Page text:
There are many types to choose from to outline the basic components of a safety management system, the one chosen here is the international standard promoted by the International Labour Organization (ILO). The key elements of a successful safety and health management system are-
✓ Policy and Commitment
✓ Implementation and operation
✓ Measuring performance
✓ Auditing and reviewing performance
To further enhance workplace safety, it is recommended for individuals consider pursuing a fire engineering and industrial safety management course. This specialized course can provide valuable knowledge and skills related to fire prevention and emergency response, as well as occupational safety and health management.
In addition, organizations can also implement an Occupational Safety Health & Environment Management System (OSHEMS) to improve workplace safety and health. An OSHEMS is a structured approach to managing safety, health, and environmental risks in the workplace. It can help organizations identify hazards and risks, set targets for improvement, and monitor performance.
Policy and commitment- The workplace should prepare an occupational safety and health policy program as part of the preparation of the Safety Statement required by the Safety, Health, and Welfare at Work Act 2005. Effective safety and health policies should set a clear direction for the organization to follow. They will contribute to all aspects of business performance as part of a demonstrable commitment to continuous improvement. Cost-effective approaches to preserving and developing human and physical resources will reduce financial losses and liabilities. In a wider context, stakeholders‘ expectations, whether they are shareholders, employees or their representatives, customers or society at large can be met.
Organizing – How is the organization structured, how is the accountabilities defined, and who reports to whom and who is responsible for what.
Planning – The workplace should formulate a plan to fulfill its safety and health policy as set out in the Safety Statement. An effective management structure and arrangements should be put in place for delivering the policy. Safety and health objectives and targets should be set for all managers and employees.
Implementation and operation- For effective implementation, organizations should develop the capabilities and support mechanisms necessary to achieve the safety and health policy, objectives, and targets. All staff should be motivated and empowered to work safely and to protect their long-term health, not simply to avoid accidents. These arrangements should be:
✓ Implemented by effective staff involvement and participation through appropriate consultation, the use of the safety committee where it exists and the safety representation system and
✓ Sustained by effective communication and the promotion of competence, which allows all employees and their representatives to make contributions to safety and health.
There should be a planned and systematic approach to implementing the safety and health policy through an effective safety and health management system. The aim is to minimize risks. Risk Assessment methods should be used to determine priorities and set objectives for eliminating hazards and reducing risks.
Wherever possible, risks should be eliminated through the proper selection and design of facilities, equipment and processes. If risks cannot be eliminated, they should be minimized by the use of physical controls and safe systems of work or, as a last resort, through the provision of PPE. Performance standards should be established and used for measuring achievement. Specific actions to promote a positive safety and health culture should be identified.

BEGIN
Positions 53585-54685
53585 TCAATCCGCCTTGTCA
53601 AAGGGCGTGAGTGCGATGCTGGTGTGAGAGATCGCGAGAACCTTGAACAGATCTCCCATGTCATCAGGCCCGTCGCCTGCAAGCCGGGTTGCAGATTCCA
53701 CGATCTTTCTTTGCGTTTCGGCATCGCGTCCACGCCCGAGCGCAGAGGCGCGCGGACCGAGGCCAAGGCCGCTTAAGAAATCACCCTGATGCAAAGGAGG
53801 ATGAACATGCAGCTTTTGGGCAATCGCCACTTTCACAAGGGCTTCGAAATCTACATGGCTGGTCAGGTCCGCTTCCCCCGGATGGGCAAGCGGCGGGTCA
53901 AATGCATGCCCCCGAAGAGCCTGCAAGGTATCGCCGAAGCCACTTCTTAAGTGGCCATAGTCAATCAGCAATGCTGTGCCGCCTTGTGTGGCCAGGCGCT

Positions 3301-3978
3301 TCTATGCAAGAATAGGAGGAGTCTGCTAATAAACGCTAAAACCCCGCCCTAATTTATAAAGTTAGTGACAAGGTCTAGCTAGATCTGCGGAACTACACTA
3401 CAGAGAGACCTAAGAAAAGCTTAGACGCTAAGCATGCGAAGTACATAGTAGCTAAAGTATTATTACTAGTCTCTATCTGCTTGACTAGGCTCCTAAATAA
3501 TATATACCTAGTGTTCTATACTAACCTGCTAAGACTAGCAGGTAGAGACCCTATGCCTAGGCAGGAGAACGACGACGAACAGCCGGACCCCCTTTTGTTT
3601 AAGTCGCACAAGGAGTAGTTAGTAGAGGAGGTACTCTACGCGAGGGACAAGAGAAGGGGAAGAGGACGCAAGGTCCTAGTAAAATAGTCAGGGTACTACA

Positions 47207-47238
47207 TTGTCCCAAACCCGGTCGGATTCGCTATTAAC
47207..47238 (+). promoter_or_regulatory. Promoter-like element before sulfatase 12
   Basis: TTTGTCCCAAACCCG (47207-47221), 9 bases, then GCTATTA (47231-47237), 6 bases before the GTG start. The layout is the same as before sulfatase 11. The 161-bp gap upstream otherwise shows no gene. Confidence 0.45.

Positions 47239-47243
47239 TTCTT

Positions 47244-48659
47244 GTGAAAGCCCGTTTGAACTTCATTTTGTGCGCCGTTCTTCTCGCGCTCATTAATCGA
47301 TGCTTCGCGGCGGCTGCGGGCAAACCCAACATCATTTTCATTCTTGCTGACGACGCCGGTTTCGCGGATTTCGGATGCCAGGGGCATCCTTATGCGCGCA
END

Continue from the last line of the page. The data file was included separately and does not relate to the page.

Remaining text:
Measuring performance- The organization should measure, monitor and evaluate safety and health performance. Performance can be measured against agreed standards to reveal when and where improvement is needed. Active self-monitoring reveals how effectively the safety and health management system is functioning. Self-monitoring looks at both hardware (premises, plant, and substances) and software (people, procedures, and systems, including individual behavior and performance). If controls fail, reactive monitoring should find out why they failed, by investigating the accidents, ill health, or incidents, which could have caused harm or loss. The objectives of active and reactive monitoring are:
✓ To determine the immediate causes of substandard performance
✓ To identify any underlying causes and implications for the design and operation of the safety and health management system.
Auditing and reviewing performance- The organization should review and improve its safety and health management system continuously so that their overall safety and health performance improves constantly. The organization can learn from relevant experience and apply the lessons. There should be a systematic review of performance based on data from monitoring and from independent audits of the whole safety and health management system. Performance should be assessed by:
✓ Internal reference to key performance indicators
✓ External comparison with the performance of business competitors and best practices in the organization’s employment sector.
Many companies now report on how well they have performed on worker safety and health in their annual reports and how they have fulfilled their responsibilities with regard to preparing and implementing their Safety Statements. In addition, employers have greater responsibilities under Section 80 of the 2005 Act on Liability of Directors and Officers of Undertakings’ which requires them to be in a position to prove they have pro-actively managed the safety and health of their workers. Data from this ‘Auditing and reviewing performance’ process should be used for these purposes.